Reading: Li-Young Lee

My latest order from Amazon came in the mail yesterday. It was for 3 new books, all by one of my favorite poets, Li-Young Lee. The books are Rose, the city in which i love you, and Book of My Nights. I’ve read most of the poems individually. It’ll be nice to have them all together in their proper volumes.

I first read Lee in an American Lit class a few years ago. We read “Persimmons” and “This Room and Everything in It.” Both poems talk about his father, which was something I needed to see. I didn’t know how to write about people close to me at that point (and have only improved this skill marginally). I learned from him not to try too hard to write about someone. Don’t force a theme based on a personality trait. Just write about them honestly and simply. Write about instances that may seem insignificant. It’s in the little glances at a person that we see the big ideas.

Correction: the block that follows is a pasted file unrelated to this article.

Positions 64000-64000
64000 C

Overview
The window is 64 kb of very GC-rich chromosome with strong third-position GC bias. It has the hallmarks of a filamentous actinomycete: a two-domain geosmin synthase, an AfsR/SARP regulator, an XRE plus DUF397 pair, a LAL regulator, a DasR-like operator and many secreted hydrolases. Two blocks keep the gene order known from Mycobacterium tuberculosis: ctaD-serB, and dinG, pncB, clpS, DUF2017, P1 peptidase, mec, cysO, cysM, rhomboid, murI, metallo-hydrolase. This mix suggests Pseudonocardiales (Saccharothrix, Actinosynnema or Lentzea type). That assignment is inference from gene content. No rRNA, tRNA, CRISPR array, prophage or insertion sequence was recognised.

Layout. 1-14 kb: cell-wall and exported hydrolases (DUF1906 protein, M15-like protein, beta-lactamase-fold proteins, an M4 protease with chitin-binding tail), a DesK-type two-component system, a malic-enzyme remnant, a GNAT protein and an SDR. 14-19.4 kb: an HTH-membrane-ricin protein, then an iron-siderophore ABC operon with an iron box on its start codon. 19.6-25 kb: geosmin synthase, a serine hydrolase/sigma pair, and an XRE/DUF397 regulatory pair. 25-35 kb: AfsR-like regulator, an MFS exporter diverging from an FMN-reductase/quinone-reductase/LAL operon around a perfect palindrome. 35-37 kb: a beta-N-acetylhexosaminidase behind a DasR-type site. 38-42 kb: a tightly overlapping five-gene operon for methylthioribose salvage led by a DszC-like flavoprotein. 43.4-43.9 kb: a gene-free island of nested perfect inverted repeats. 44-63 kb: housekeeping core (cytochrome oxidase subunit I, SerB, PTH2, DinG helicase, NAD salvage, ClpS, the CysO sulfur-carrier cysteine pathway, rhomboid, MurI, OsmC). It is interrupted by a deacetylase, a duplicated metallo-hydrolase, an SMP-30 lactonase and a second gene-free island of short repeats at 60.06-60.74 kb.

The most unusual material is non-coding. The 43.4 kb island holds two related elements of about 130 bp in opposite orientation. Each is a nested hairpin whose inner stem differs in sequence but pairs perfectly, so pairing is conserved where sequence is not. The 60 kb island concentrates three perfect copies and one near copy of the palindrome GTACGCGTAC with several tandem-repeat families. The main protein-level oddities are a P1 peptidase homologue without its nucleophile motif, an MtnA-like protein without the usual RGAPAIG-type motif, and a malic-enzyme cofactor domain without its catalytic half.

His use of language is another remarkable feature. His diction is simple and straightforward , but don’t let this fool you into thinking that the poems are simplistic. Easy words form complex metaphors.

I could probably continue writing about him, but I want to get to reading these books. Here is a video of Li-Young Lee reading for UC-Berkeley’s Lunch Poems program:

Some things never leave a person:
scent of the hair of one you love,
the texture of persimmons,
in your palm, the ripe weight.
” -from “Persimmons”

p.s. In other book news, I ordered the Poets Laureate Anthology from Barnes & Noble the same day; it finally shipped this morning. I’m mildly annoyed, but it was free to me because I had a gift card (not entirely free…gift card for $25; priced at $27.68, so I paid $2.68)